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Vietnam’s wild tigers are extinct, but it still has a role to play in saving them

After a recent damning investigation into tiger trafficking in Vietnam, World Wildlife Fund's Heather Sohl writes that despite its wild tiger population being extinct, the country still has a role to play in the animal's conservation through curbing demand for tiger products

Heather Sohl
March 14, 2021
Vietnam’s wild tigers are extinct, but it still has a role to play in saving them
Three seized tiger carcasses are laid on the ground in Nghe An province on May 28, 2012. Photo: AFP

Tiger bone “glue” is as grisly as it sounds. Made by boiling down tiger bones over a long period of time, it is peddled by illegal wildlife* traders as a health tonic. In Vietnam, it is the most popular of all tiger products. And as recently exposed in Dan Viet’s investigative project which successfully infiltrated illegal tiger trafficking networks, the market for these products is very much alive and well.

Due to poaching and habitat loss, tigers are functionally extinct in Vietnam. This means the current demand in Vietnam for products such as tiger bone glue is most likely satiated by illegal trade from “tiger farms”, but this demand also serves to increase poaching pressure on the estimated 3,900 tigers remaining elsewhere in the wild, as exposed in a recent investigation by Dan Viet. This is why WWF is calling for the phasing out of tiger farms in China, Thailand, Vietnam and Laos where over 8,000 tigers are estimated to be held in captivity.

The Vietnamese government must take a two-pronged approach to shut this trade down: stronger regulation, monitoring and enforcement; and reducing the demand for tiger products. 

On paper, Vietnam’s national wildlife laws are mostly in compliance with the Convention on International Trade in Endangered Species of Fauna and Flora, known under its acronym CITES – a global agreement among governments to ensure international trade in plant and animal species, including tigers, doesn’t threaten their survival in the wild. But as the seizures in Dan Viet’s recent investigation demonstrate, Vietnam’s captive tigers are still ‘leaking’ into the illegal market. Indeed, Vietnam is one of seven countries that are under scrutiny from CITES for having so-called “tiger farms” and for years has received warnings to control them.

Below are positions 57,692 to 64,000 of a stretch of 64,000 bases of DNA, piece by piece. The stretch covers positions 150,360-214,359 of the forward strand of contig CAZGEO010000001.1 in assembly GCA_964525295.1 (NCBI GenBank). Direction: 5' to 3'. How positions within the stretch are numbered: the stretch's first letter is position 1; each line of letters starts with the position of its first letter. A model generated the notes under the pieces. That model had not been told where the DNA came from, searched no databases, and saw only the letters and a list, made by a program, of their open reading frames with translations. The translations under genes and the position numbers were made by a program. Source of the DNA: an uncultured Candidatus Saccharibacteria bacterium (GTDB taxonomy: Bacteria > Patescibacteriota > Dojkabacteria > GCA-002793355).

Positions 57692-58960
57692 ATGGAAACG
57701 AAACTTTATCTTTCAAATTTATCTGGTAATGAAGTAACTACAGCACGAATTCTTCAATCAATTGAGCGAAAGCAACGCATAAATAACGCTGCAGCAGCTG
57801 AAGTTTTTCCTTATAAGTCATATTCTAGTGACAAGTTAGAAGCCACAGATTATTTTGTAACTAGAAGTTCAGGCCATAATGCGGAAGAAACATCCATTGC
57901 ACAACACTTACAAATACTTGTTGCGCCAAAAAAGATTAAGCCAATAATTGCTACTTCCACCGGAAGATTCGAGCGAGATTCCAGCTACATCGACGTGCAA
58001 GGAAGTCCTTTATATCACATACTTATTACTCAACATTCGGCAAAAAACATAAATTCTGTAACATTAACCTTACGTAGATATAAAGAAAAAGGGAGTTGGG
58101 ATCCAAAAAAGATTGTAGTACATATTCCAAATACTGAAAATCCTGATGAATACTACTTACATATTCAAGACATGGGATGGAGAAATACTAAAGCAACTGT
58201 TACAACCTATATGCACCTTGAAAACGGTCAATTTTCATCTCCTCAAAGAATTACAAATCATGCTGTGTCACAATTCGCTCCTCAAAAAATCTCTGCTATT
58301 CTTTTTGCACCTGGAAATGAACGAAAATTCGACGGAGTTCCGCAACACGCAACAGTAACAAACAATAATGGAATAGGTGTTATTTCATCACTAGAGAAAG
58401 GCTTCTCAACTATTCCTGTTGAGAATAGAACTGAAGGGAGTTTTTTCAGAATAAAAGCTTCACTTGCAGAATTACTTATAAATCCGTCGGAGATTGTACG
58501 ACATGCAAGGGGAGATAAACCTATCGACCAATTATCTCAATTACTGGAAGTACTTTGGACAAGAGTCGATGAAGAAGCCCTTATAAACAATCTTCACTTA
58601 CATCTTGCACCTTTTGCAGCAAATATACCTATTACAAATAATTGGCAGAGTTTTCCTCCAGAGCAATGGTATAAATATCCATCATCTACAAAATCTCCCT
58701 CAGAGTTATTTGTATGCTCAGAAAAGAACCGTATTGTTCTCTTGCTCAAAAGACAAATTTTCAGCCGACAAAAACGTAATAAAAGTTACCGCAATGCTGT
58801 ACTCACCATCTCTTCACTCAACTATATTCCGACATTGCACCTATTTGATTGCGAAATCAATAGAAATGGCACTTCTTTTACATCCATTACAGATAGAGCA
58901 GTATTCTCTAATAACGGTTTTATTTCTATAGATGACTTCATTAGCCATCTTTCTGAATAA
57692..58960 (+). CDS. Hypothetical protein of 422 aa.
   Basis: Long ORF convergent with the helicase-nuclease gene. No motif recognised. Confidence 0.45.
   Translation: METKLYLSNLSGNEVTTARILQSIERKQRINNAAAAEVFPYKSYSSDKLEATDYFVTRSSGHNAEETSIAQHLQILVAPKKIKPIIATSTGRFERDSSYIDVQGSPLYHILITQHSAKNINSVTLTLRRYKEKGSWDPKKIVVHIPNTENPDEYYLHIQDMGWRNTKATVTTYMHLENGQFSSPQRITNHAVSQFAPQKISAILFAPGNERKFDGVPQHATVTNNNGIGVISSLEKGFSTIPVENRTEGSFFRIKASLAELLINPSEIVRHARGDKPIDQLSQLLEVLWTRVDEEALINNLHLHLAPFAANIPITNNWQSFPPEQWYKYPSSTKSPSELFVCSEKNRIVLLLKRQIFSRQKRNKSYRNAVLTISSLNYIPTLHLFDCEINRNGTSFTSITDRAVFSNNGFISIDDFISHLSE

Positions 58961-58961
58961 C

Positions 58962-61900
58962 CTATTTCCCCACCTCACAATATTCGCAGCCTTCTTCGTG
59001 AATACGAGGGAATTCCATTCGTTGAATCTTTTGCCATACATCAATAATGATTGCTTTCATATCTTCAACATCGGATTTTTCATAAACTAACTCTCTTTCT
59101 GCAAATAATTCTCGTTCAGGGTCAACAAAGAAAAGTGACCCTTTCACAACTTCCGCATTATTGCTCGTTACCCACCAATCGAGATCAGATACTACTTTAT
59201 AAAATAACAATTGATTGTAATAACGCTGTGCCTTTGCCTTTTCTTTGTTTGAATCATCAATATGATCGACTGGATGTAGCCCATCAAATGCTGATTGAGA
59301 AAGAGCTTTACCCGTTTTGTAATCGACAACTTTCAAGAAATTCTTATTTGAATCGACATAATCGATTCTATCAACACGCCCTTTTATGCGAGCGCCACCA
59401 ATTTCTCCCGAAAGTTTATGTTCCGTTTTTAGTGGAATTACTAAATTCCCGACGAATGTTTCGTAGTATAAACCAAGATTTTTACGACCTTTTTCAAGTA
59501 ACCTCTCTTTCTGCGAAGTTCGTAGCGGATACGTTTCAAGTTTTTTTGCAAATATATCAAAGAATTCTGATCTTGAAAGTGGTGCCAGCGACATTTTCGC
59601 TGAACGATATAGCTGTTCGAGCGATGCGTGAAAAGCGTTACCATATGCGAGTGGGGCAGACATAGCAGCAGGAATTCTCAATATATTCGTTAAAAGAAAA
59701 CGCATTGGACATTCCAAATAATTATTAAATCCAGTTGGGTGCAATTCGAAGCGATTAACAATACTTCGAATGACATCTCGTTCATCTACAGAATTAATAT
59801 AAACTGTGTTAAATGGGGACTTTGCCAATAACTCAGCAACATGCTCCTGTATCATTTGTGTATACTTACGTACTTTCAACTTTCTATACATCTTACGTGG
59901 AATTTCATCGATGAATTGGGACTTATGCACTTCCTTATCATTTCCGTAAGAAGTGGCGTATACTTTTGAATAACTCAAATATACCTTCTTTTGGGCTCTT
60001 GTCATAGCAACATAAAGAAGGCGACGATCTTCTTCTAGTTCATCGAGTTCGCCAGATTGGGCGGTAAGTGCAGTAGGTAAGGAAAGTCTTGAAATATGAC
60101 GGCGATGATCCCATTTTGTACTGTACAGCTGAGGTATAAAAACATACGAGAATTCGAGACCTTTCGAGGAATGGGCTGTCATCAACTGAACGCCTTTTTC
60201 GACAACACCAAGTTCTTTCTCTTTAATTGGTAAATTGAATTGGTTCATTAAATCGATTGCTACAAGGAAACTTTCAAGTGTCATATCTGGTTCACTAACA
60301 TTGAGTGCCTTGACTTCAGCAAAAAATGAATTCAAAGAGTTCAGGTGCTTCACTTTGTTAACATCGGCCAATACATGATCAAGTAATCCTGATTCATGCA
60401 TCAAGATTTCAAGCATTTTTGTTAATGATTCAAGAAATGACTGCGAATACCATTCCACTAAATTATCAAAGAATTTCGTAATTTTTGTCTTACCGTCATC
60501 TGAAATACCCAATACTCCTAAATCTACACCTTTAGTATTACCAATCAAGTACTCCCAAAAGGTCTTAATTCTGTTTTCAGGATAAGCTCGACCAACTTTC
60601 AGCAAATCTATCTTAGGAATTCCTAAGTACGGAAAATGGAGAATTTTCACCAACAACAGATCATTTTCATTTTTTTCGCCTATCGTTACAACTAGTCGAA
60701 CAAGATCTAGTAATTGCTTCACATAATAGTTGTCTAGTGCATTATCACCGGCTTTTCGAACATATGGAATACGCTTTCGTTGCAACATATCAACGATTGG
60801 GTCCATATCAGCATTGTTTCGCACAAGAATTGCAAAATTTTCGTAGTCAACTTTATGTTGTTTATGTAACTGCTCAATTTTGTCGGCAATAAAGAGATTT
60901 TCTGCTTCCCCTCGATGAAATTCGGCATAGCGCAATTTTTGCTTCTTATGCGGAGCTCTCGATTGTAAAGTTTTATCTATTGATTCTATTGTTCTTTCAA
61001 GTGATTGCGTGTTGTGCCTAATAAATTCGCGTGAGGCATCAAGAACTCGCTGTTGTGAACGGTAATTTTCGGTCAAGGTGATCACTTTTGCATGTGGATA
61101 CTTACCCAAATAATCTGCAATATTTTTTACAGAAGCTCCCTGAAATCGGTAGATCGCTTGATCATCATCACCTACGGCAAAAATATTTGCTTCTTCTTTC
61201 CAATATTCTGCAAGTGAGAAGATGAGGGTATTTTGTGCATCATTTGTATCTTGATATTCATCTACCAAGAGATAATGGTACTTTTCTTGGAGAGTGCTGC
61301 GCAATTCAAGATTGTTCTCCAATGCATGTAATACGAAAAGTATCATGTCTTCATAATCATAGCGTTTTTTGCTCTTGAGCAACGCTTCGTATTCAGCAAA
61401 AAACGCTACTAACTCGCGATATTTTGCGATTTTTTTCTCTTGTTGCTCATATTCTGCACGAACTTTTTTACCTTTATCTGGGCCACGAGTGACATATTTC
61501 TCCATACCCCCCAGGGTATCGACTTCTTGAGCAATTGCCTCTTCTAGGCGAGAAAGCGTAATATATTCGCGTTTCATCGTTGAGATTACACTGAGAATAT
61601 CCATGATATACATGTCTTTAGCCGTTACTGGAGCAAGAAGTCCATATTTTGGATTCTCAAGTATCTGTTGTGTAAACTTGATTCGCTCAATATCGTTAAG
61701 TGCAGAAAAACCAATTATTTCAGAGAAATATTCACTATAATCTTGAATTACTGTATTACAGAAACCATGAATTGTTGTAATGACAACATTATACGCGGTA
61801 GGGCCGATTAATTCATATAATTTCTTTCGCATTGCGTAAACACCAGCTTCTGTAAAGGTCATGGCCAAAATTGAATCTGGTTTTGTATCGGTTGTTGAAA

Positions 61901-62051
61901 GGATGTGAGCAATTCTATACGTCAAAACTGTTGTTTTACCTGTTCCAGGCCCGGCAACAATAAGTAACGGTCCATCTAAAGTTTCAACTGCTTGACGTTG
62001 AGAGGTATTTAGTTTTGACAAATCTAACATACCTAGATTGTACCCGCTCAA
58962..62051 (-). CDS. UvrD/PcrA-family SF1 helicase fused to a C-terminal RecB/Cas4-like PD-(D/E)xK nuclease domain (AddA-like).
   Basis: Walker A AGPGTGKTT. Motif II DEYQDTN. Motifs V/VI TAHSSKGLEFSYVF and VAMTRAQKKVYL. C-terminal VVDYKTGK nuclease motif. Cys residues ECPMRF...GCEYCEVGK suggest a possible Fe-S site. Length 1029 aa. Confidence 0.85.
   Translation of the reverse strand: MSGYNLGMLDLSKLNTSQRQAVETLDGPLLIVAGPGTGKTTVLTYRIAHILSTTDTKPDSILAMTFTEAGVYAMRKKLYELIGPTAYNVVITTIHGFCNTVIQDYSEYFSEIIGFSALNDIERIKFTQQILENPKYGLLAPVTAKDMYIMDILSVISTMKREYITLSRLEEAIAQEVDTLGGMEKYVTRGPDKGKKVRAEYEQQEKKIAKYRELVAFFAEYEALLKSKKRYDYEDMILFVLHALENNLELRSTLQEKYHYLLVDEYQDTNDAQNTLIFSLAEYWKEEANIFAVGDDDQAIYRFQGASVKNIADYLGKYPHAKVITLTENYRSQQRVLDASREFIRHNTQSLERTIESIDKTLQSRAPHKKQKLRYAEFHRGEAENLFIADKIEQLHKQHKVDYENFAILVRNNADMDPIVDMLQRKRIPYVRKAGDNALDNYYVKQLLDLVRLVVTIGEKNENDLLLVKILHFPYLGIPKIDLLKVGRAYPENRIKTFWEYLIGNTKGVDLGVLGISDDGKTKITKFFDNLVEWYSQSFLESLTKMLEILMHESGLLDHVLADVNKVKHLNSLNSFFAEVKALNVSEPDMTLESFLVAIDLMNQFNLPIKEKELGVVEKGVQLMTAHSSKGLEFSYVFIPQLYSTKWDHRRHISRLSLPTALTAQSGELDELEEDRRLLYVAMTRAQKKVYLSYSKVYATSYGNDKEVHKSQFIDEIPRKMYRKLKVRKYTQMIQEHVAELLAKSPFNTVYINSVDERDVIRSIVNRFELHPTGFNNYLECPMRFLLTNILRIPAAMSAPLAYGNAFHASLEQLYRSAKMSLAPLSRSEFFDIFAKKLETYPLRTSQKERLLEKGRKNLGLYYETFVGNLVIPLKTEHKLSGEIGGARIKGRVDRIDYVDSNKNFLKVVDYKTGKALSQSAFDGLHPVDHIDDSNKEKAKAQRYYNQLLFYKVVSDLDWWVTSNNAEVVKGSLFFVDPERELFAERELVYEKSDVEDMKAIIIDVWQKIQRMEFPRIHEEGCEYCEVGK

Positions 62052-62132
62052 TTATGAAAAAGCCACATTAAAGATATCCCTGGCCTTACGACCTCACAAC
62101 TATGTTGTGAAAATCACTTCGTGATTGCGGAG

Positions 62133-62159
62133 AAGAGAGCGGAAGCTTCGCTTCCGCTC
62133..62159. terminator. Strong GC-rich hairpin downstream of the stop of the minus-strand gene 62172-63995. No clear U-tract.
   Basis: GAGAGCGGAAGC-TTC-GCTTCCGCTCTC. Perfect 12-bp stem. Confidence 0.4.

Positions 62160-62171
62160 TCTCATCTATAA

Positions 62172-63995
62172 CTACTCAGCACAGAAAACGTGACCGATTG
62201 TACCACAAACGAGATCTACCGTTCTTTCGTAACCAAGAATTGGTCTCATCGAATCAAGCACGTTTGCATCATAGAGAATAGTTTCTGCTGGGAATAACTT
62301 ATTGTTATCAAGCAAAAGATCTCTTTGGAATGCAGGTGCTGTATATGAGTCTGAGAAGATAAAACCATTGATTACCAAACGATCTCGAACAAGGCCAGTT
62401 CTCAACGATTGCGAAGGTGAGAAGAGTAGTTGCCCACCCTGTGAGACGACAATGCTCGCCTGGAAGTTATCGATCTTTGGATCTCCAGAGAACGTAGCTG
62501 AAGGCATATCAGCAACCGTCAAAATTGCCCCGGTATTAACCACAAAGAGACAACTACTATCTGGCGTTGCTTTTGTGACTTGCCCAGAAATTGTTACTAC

Demand for tiger products in Vietnam remains strong, with a 2017 consumer survey from TRAFFIC showing that 6% of respondents had used tiger products

Improving legislation and stronger enforcement are key to shutting the trade down. This includes more robust record keeping and management of captive tigers and using tools such as DNA and stripe pattern photos from facilities and seizures to aid law enforcement efforts, by tracing the tiger back to its source.  

Following a Directive from the Prime Minister in July 2020, Vietnam began a review of some captive tiger facilities in Binh Duong province. This is a good first step that must be scaled up to include records of all captive tigers in Vietnam. Authorities must apply a stronger management system for the oversight of the keeping, breeding and disposal of captive tigers, while also reducing Vietnam’s captive tiger population over time to a more manageable level and clearly confining this captive breeding to conservation purposes. 

Effective enforcement should also incorporate an intelligence-led approach to investigations, targeting the key players in the criminal networks, with any arrests and seizures followed by strong prosecutions. 

In addition to improved enforcement, the demand for tiger products must also be reduced.

Demand for tiger products in Vietnam remains strong, with a 2017 consumer survey from TRAFFIC showing that 6% of respondents had used tiger products and that 64% of them would recommend tiger products to others – a huge number if extrapolated across Vietnam’s population of 96 million. Some efforts are being made on this front: in December last year, TRAFFIC launched a three-year social marketing programme aiming to reduce demand for tiger products in Vietnam. 

Actions such as this must accelerate across the country. As one of several linchpins in the global wildlife trade, Vietnam must act urgently if we are to have any chance of reducing poaching pressure on the world’s remaining wild tigers.

Heather Sohl is the Tiger Trade Lead for World Wildlife Fund Tigers Alive Initiative

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